Once you have established and recorded your jingle reel, you will want to begin the pr and marketing phase. You must know in advance, that jingle houses tend to stay with the same singers for a number of reasons, but none that you can't overcome, but ought to know up front. Jingle houses, like most individuals, go with what they know and are comfortable with. They know, that "so and so" sounds like this and so they use "so and so." Keep in mind that commercial turn around time is usually pretty fast. Sometimes a commercial comes in from the advertising agency and the turn around is 24 hours. As a writer at a jingle house, you don't have much time to experiment on new singers or take a chance on a new singer unless, their jingle demo sounds so good and sounds like they've been at it for years, that they venture out on an incredible sounding unique talent - That's how you break into the market. Let's look at some precursor ideas to what we just described.

Once you have your new jingle singer demo in hand and are comfortable with the quality, make sure to have included on the front cover your name with picture, contact number and the year and season - ie. John Doe 555-5555 Spring 2006. This is how the front cover of a jingle demo is produced. Now on the inside sleeve include again your name, contact number, year and season along with the names of the jingles in order. You will want to start calling on the jingle houses and submitting your new reel, but before you do, make sure that every element is correct. As you contact the jingle houses, make sure that you have your speaking delivery down and answers to possible questions if any. Also make sure and get an email address to correspond with and to submit further demos by way of emailing mp3's. You will want to start in your local market, but eventually you will want to broaden your horizons and venture out in to the major markets that surround you like Chicago, Atlanta, Dallas, New York, Los Angeles and other major markets.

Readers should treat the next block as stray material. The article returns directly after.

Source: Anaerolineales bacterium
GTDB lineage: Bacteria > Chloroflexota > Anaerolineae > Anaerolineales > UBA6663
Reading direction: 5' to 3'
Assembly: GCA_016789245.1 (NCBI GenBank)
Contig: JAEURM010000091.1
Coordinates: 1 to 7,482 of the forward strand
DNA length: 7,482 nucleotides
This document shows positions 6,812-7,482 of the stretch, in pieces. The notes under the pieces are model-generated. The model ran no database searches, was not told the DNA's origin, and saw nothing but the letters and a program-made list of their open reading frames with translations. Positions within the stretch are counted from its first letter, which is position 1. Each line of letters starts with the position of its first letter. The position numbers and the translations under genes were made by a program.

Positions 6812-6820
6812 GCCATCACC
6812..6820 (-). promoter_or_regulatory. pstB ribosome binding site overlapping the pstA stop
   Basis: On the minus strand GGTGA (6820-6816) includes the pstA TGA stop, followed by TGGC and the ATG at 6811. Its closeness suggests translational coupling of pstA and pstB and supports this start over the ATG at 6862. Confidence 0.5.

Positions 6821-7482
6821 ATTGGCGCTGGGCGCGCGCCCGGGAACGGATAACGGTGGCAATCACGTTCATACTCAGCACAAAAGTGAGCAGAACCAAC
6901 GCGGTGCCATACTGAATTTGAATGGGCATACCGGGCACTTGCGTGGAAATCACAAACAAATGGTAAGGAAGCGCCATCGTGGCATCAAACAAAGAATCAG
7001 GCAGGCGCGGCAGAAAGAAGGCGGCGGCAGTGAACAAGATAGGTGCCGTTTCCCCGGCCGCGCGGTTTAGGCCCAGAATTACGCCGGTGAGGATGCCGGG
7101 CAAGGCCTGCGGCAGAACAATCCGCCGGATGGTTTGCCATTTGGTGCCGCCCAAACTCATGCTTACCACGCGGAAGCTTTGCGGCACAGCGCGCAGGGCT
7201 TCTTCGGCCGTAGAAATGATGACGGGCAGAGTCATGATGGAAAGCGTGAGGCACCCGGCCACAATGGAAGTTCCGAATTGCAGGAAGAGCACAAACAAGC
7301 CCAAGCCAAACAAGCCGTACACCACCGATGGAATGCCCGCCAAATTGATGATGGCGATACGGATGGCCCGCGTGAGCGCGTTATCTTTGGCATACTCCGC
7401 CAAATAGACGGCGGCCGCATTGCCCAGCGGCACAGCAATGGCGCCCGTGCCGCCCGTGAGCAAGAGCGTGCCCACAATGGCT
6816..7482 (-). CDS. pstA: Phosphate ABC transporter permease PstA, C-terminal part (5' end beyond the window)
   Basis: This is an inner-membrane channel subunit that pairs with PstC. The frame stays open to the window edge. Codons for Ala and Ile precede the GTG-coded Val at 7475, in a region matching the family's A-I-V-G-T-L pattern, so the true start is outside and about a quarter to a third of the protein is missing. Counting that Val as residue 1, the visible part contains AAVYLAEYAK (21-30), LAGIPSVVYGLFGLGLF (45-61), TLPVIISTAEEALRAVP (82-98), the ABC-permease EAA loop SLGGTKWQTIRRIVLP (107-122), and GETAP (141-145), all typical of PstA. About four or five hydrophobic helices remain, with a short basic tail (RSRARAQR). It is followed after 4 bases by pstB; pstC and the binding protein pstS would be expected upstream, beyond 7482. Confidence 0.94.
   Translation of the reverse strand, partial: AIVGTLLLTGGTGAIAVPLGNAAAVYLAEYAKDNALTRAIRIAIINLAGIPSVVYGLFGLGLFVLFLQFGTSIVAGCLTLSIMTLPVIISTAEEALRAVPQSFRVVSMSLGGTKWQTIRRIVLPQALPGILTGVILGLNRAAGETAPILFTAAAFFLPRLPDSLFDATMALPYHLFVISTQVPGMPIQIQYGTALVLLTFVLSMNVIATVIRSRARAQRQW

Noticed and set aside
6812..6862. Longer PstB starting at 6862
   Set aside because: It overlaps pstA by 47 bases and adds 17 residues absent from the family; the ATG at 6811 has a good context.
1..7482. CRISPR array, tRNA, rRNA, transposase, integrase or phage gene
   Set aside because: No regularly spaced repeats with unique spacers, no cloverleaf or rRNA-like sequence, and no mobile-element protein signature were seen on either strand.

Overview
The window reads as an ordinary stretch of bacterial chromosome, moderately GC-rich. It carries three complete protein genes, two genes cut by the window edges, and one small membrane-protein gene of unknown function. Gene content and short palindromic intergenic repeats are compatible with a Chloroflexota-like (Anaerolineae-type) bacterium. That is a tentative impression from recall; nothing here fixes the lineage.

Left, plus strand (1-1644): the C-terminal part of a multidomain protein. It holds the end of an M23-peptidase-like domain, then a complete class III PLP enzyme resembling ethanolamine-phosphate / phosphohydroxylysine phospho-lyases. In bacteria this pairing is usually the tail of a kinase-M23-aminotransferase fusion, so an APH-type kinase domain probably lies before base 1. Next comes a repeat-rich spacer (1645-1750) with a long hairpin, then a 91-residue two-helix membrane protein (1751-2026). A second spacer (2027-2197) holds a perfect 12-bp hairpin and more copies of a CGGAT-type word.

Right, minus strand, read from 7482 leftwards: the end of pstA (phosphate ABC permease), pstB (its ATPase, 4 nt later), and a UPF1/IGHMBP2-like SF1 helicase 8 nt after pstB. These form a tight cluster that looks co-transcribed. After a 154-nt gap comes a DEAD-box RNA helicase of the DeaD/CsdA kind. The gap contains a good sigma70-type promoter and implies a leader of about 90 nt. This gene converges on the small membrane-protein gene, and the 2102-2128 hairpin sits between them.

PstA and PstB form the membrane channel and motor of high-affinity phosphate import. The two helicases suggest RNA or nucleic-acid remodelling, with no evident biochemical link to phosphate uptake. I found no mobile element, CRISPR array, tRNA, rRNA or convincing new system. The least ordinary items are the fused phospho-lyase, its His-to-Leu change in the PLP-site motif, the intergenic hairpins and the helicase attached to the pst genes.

Don't be afraid to produce sequel demos to cross the paths of the jingle producers another time to keep your name rolling across their desk. And lastly keep good records of your conversations taking in any criticism and being polite, yet confident with a go get it attitude. Don't be afraid to tell the producer, "I want to sing one of your spots and I want to be included on the next workable session." Don't be too pushy, but let them be aware of your commitment, drive and passion.

About the author:

Mr Gauger is a former talent booking agent with the William Morris Agency and is the founder of He has sung on FOX TV, UPN Station ID's, O'Charley's and many others. You may contact the author at or 615-300-5030. In addition, Free e-books "The Jingle Singer's Guide," and "Secrets To Great Song Demos," may be downloaded at